Celluar devices are frowned upon in Europe, should we do the same?

A lot of schemes are proposed to exploit the transmit diversity. Distributed antenna systems (DAS) constitute one of the most attractive schemes to efficiently achieve the stringent quality of service demands of next generation wireless networks. A particular project investigates MISO assisted different transmission techniques used in DAS and the performance of downlink multi-cell DAS in terms of capacity improvement using SINR for different transmission scheme. A system level simulation tool is used to analyze the performance. Here, the aim of this research is to assess the applicability of a Repeater connected to a Distributed Antenna System (DAS) for improving indoor capacity in UMTS radio network (2100 MHz).

A guarantee of sufficient coverage and capacity for In-building areas constitutes a considerable issue in topology planning, because in both links, indoor users produce high interference to the outdoor network due to significant indoor propagation losses. Presented configuration effectively exploits effectively a Repeater system that amplifies the signal from the outdoor network and delivers it for indoor locations through distributed antenna system. Implementation of the analyzed Repeater system is straightforward as it does not require usage of separate carrier. Moreover, any separate scrambling codes do not have to be dedicated either. Conducted measurement campaigns reveal improvement of radio conditions due to Repeater implementation that results in 35% gain of down link capacity for indoor locations. Either type of headset is preferable to a phone held to the ear is the result of the jury.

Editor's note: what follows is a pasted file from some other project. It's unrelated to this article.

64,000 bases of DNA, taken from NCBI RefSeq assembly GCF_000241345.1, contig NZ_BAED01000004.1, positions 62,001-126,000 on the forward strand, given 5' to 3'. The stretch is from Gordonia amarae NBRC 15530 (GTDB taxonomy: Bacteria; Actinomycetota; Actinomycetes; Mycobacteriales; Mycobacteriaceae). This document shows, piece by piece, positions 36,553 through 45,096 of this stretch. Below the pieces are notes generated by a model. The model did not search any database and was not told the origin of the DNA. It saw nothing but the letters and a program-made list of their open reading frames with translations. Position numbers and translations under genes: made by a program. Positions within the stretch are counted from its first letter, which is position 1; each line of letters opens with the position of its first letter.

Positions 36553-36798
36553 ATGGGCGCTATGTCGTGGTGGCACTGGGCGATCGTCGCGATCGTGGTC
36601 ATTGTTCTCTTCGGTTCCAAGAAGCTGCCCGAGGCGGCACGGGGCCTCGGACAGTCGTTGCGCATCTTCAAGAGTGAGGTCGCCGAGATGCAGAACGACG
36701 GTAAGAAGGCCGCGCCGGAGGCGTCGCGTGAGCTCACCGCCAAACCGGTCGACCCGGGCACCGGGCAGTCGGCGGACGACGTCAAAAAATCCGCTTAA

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The governments of Switzerland, Germany, Israel and Finland and the European Parliament all recommend using a headset or an earpiece as a precautionary measure. But expert advice differs on the type — some recommend wired, some wireless.

A wireless headset such as one incorporating bluetooth technology uses radio frequency radiation to communicate with a cell phone. This is the same form of radiation emitted by cell phones. But the signal travels only inches from the Bluetooth headset to the phone, so wireless headset emissions are lower than emissions from a cell phone, which transmits to a distant tower.

Some wireless headsets emit continuously, even when you’re not on a call. Experts recommend that if you use a wireless headset, take it off between calls.
Various research teams have found that corded headsets reduce the overall radiation exposure to the head. But some scientists report that the wire of a corded headset can act as a secondary antenna, transmitting some small amount of radiation toward the head of a user.

Whether you choose a wired or a wireless headset, any actively transmitting phone near the waist (such as in a front pocket or clipped to a belt.) will transmit radiation towards the torso and absorbed by internal organs. Ten studies now connect cell phone radiation to declines in sperm count and impacts to sperm health. But possible effects of cell phone radiation on women’s reproductive health are yet to be known; however, research on laboratory animals and studies on children whose mothers actively used cell phones during pregnancy suggest that caution is warranted.

Radiation shields such as antenna caps or keypad covers reduce the connection quality and force the phone to transmit at a higher power with higher radiation. At the moment, public health agencies in the U.S. and other countries unanimously recommend against the use of such devices since they are untested and don’t undergo government review.
Cell phones use less power and emit less radiation when they send text rather than voice signals. Texting keeps radiation away from your body.